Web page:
|Publication number||US4956605 A|
|Application number||US 07/381,623|
|Publication date||Sep 11, 1990|
|Filing date||Jul 18, 1989|
|Priority date||Jul 18, 1989|
|Also published as||DE69011233D1, DE69011233T2, EP0408863A2, EP0408863A3, EP0408863B1|
|Publication number||07381623, 381623, US 4956605 A, US 4956605A, US-A-4956605, US4956605 A, US4956605A|
|Inventors||Harry R. Bickford, William L. Boland, Daniel P. Morris, Timothy C. Reiley|
|Original Assignee||International Business Machines Corporation|
|Export Citation||BiBTeX, EndNote, RefMan|
|Patent Citations (9), Referenced by (31), Classifications (11), Legal Events (6)|
|External Links: USPTO, USPTO Assignment, Espacenet|
This invention relates to burn-in testing of TAB packaged semiconductor devices (i.e. "chips") and more particularly to burn-in testing of TAB packaged chips while they are still mounted on the tape strip.
Burn-in is a well-known technique to promote improved reliability of semiconductor chips. It is essentially a procedure to eliminate latent manufacturing flaws in an element or assembly, which, if left undetected, would result in early field failures. Burn-in is accomplished by the application, on an accelerated basis, of environmental and operational stresses to the device or assembly under test. The stress factors include both temperature and design limit voltages.
Burn-in is performed at many levels of the component hierarchy of systems which contain semiconductors, e.g., computers. For instance, it is performed on the unpackaged chip, the second level assembly, packaged components, and higher levels through the final system level burn-in. It is often most cost-effective to conduct burn-in at the lowest packaging level. There, the stresses can be optimized to the specific level of the package, such that higher levels of packaging are not exposed to more stressful conditions than they would otherwise be designed to accomodate. This level of testing also prevents flawed devices from being carried through subsequent manufacturing steps, thereby causing increased costs which result from possible re-work or, potentially, the discarding of higher level assemblies.
Classically, burn-in of first level packages has been accomplished by mounting the chips in individual sockets of a burn-in circuit board. The entire circuit board is then subjected to the stress environment. This technique requires considerable handling of chip packages and is quite expensive. Recently, a new packaging method known as "Tape-Automated Bonding" or TAB packaging has come into vogue. In this method, chips are bonded to a carrier tape, and the tape (with mounted chips) is stored on a reel for use in subsequent automated operations.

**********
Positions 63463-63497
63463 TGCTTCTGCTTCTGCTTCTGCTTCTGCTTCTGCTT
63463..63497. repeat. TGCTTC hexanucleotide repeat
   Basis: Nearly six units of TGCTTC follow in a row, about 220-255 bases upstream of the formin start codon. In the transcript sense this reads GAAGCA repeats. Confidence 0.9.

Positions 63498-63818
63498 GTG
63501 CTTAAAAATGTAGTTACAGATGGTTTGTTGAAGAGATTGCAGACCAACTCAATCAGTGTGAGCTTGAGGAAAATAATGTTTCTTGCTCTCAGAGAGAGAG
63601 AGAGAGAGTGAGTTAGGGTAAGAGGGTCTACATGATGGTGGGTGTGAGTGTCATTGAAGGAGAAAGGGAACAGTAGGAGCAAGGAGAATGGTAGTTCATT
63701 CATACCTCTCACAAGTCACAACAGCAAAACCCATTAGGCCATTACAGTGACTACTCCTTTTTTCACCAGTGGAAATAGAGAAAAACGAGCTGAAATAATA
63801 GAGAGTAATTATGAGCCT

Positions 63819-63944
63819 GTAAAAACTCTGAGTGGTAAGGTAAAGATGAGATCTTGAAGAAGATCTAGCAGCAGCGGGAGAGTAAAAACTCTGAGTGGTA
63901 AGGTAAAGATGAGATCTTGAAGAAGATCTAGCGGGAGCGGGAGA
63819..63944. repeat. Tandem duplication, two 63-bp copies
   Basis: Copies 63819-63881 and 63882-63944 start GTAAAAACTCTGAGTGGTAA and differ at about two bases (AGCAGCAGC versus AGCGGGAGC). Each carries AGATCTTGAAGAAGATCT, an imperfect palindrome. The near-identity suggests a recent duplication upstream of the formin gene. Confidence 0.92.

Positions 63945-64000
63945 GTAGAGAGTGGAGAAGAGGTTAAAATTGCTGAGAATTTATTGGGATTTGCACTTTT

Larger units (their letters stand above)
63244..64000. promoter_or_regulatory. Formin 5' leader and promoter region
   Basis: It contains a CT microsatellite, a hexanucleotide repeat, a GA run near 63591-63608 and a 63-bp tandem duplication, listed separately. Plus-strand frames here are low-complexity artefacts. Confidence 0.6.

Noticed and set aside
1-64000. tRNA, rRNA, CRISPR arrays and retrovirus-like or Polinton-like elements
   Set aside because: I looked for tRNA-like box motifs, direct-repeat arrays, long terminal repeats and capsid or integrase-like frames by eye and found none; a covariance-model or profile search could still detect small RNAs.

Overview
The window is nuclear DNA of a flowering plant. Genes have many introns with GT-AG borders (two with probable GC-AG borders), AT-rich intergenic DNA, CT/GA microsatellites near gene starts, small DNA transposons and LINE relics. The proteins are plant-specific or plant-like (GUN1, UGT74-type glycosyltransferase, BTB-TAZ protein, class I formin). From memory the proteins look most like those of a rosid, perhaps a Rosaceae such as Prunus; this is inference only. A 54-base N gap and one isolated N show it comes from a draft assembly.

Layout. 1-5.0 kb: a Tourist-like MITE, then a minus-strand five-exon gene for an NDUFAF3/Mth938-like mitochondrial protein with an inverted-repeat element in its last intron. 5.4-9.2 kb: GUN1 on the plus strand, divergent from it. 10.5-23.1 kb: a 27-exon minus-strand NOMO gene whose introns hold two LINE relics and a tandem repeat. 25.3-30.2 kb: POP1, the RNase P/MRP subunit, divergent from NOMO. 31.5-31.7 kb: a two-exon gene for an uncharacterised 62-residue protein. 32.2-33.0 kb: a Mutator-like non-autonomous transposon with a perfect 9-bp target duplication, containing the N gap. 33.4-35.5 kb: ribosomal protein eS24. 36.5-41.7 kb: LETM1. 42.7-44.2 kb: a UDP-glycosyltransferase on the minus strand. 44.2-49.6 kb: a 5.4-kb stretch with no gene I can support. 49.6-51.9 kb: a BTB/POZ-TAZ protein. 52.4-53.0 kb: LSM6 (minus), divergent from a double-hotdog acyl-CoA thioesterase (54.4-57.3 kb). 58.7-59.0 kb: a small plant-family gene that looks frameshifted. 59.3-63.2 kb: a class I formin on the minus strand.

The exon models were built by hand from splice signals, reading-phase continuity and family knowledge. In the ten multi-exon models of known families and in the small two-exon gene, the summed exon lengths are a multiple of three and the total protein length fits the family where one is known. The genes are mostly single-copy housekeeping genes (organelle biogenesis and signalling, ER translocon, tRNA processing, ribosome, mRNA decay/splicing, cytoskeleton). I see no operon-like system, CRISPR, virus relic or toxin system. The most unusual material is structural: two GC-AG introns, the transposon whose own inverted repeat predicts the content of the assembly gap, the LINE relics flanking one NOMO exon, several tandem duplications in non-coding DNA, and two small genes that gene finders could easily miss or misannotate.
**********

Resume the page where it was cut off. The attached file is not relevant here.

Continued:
The TAB carrier tape is similar to a 35 mm film and is a multi-layer structure with an insulating film base and a conductive layer, typically gold-plated copper. Circuit patterns are formed on the tape to define both chip mounting locations and leads which will make contact with the chip and then fan out. At each location, an integrated circuit chip is positioned adjacent to mounting location pads so that the chip contact pads are aligned with the leads, and then all pads are thermally bonded to the leads.
While the TAB process provides a convenient way of handling chips in automated assembly operations, TAB burn-in procedures have not seen similar advances as the packaging concept. For instance, in U.S. Pat. No. 4,779,047 to Solstad, et al, a plurality of integrated circuits mounted on a short strip of carrier tape are inserted into a fixture which than makes contact between the circuit's leads and a contact array in the fixture. The fixture and IC strip are than subjected to the burn-in operation. In U.S. Pat. No. 4,716,124 to Yerman et al a TAB tape, including mounted chips, is incremented past a test site where control leads fashioned from portions of the tape carrier are contacted by electrical contacts to enable the testing of each individual chip. In U.S. Pat. No. 4,763,409 to Takekawa, et al, a TAB packaged chip is emplaced in a single-chip test fixture where contacts are made and power applied.
As is clear from the aforementioned references, all continue to perform burn-in tests of TAB-mounted semiconductor devices, either on a one-by-one basis or in small groups.
Another aspect of burn-in testing which has seen some application, is the use of temperature controlled heat exchange baths for application of elevated temperatures to the devices under test. Such systems are shown in U.S. Pat. Nos. 3,560,849 to Ryan, et al; 3,761,808 to Ryan; and 4,745,354 to Fraser. Each of those patents immerses individual semi-conductor devices or groups thereof into a heat exchange bath for the purpose of applying an elevated test temperature. None of the aforementioned references indicate that such a procedure is applicable to TAB packages.
Accordingly, it is an object of this invention to provide a burn-in test apparatus which enables a large number of TAB packaged chips to be simultaneously subjected to burn-in.